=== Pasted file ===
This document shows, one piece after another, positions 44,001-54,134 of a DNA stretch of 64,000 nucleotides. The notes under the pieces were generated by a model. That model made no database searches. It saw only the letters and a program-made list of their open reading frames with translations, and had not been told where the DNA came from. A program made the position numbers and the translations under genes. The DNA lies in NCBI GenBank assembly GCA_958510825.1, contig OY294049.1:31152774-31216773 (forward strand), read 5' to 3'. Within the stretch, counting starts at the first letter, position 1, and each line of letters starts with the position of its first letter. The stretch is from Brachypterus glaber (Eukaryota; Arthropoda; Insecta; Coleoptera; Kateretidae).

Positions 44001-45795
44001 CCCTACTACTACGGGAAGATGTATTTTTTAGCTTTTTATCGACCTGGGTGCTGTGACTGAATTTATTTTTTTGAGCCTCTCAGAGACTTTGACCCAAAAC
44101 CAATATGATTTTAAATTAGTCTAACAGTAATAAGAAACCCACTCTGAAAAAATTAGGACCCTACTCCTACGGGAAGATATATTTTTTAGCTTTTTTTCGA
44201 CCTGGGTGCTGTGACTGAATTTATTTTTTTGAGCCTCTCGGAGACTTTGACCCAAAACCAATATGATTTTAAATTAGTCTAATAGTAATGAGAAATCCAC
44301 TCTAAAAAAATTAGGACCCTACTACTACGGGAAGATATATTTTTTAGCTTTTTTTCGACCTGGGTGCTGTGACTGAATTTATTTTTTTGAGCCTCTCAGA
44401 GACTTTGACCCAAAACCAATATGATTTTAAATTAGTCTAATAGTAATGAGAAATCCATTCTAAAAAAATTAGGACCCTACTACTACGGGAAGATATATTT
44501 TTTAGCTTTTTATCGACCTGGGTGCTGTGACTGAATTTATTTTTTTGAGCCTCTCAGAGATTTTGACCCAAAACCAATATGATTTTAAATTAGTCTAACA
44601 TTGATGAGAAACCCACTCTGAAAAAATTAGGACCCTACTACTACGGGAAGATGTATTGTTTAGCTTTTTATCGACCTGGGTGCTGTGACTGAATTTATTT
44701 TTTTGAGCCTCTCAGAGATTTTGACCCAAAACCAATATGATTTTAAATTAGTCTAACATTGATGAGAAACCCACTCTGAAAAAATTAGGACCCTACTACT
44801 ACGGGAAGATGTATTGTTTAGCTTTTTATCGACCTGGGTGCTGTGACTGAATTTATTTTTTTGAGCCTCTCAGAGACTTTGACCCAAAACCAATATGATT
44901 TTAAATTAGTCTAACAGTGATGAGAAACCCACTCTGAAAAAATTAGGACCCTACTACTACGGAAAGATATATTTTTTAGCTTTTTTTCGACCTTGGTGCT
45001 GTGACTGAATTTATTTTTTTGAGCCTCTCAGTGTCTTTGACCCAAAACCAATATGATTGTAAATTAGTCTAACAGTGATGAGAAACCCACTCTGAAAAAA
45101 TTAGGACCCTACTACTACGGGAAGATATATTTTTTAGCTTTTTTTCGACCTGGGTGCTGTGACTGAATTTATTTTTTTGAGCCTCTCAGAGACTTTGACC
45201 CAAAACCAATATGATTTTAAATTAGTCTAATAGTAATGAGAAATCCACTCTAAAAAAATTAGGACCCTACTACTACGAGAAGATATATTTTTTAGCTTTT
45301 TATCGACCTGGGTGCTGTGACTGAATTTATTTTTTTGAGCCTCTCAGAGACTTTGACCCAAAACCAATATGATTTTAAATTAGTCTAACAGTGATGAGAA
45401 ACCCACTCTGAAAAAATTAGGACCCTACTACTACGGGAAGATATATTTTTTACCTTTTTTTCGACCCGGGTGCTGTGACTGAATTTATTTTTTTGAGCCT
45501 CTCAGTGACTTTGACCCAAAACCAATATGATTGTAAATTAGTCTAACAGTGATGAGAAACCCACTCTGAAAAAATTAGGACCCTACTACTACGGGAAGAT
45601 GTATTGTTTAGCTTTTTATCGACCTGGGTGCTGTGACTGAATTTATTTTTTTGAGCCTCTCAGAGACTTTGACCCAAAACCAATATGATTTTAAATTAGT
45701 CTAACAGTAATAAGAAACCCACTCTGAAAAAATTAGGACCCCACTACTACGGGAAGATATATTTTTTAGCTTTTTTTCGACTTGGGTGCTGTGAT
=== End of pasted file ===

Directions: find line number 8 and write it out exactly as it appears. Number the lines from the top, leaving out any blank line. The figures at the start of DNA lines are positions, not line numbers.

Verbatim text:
44501 TTTAGCTTTTTATCGACCTGGGTGCTGTGACTGAATTTATTTTTTTGAGCCTCTCAGAGATTTTGACCCAAAACCAATATGATTTTAAATTAGTCTAACA